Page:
A common piece of advice to developers that I often hear is that they should try to contribute to open source projects. One thing that I haven’t really been good at before is having actual code that I’ve written out in the open for people to see and maybe even use. I’ve started to rectify this with a few public Github repos.
The killer feature of Github really is the social aspect of it. I could either have a mediocre piece of code that sits around and keeps sucking, or I could post it to Github and anyone who wants to use it and possibly improve on it can. Not only does having code out there help your rep, but the act of putting it out there raises your standards quite a bit.
What follows are a few projects I’ve posted on Github under “freeish” licenses. I don’t know too much about them, but a pal once told me that the MIT one is pretty open. Most of these are things I’ve used in my own code or things I used to learn a language (like the Chef recipe). I’ve learned to not care about perfection and just let people try it. I’m sure they’ll let me know if it sucks (especially if it hits Hacker News).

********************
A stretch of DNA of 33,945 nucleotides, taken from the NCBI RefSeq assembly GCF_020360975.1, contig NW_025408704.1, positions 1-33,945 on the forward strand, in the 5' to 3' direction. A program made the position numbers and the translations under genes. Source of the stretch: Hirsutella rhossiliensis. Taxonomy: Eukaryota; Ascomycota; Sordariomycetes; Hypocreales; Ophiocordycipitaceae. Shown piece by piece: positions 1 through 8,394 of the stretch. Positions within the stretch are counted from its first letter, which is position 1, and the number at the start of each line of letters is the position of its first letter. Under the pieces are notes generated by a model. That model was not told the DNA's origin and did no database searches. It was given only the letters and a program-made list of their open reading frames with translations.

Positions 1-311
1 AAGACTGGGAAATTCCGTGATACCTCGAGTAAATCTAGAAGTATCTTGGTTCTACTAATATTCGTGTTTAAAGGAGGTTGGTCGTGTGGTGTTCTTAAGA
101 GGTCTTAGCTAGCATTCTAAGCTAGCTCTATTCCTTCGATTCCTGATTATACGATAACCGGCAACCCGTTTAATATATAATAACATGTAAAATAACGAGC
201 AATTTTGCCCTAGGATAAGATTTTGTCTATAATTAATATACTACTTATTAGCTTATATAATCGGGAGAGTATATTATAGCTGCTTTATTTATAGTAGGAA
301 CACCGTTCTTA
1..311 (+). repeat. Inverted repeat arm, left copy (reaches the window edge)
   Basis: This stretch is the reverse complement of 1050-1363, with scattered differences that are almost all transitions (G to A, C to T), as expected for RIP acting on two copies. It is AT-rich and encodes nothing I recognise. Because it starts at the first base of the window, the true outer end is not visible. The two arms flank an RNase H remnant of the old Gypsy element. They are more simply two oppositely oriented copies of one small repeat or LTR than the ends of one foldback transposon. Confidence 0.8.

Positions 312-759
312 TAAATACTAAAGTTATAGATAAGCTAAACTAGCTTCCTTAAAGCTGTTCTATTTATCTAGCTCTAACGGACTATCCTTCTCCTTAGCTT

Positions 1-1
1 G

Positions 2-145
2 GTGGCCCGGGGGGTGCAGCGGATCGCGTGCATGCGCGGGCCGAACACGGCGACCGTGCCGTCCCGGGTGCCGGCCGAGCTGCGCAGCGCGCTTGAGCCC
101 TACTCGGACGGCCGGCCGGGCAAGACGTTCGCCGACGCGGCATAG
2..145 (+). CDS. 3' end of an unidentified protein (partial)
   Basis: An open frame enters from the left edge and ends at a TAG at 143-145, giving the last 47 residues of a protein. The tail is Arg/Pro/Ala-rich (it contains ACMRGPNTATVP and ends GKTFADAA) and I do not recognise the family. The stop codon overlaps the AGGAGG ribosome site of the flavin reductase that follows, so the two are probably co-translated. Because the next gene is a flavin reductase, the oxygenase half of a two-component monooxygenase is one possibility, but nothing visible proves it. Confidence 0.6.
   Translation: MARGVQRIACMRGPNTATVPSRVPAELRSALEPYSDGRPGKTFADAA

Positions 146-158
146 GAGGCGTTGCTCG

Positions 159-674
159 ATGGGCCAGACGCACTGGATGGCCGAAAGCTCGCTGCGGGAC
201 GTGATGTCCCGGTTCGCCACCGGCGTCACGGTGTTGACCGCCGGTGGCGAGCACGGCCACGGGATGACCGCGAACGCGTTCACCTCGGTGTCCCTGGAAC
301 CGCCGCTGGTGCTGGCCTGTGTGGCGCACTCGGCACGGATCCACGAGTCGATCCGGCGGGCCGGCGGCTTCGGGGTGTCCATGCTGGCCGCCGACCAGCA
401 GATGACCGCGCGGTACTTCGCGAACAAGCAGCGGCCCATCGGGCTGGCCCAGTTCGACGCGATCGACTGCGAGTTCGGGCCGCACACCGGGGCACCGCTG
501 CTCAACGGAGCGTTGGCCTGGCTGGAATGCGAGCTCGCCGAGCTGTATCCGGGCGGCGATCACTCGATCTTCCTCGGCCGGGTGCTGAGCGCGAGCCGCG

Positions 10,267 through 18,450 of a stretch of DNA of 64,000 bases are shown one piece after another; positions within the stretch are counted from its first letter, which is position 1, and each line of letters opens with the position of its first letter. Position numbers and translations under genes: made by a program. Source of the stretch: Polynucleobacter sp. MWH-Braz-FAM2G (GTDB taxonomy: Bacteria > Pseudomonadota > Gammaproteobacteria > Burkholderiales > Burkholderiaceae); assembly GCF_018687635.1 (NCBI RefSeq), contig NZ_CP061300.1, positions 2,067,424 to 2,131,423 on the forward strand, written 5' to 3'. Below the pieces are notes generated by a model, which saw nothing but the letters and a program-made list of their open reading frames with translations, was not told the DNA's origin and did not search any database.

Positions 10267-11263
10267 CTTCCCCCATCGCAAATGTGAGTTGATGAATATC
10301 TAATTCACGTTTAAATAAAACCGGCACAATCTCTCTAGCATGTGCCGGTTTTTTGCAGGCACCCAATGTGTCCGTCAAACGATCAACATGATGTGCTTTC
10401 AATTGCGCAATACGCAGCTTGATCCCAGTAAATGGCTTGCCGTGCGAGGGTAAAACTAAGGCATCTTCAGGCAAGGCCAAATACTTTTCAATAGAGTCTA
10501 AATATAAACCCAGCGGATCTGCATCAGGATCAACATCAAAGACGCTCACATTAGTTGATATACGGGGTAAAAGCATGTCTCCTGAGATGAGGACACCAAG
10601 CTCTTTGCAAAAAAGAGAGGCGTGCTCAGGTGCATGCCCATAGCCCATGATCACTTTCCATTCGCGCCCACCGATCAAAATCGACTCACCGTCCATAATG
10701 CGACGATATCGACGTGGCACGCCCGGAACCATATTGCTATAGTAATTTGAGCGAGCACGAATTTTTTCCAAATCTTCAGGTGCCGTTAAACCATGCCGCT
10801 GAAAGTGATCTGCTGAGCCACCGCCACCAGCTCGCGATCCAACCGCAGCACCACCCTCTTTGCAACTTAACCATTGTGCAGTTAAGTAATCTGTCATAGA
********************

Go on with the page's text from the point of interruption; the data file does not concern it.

- ObjTweet – a helper class for Twitter related stuff on iOS (now deprecated in favor of the official integration.
- LinkedIn Password Leak Checker – some people made a web based form version of this, which I thought was a really, really bad idea.
- Weathergram – an example of an “award winning” Twilio contest app. Some super low quality code here, folks.
- Google TTS CLI – I wrote more about this Google hack here.
- Chef recipe for Duo Unix – I was learning Chef so I thought I’d make a recipe for a cool startup in town.
- Runscope iOS – This is a subclass of NSMutableURLRequest that makes it easy to use Runscope, which is a cool product for helping you analyze and debug API requests.
These are mostly one-off simple hacks or convenience classes, so hopefully one of these days I’ll release something more substantial and open source it.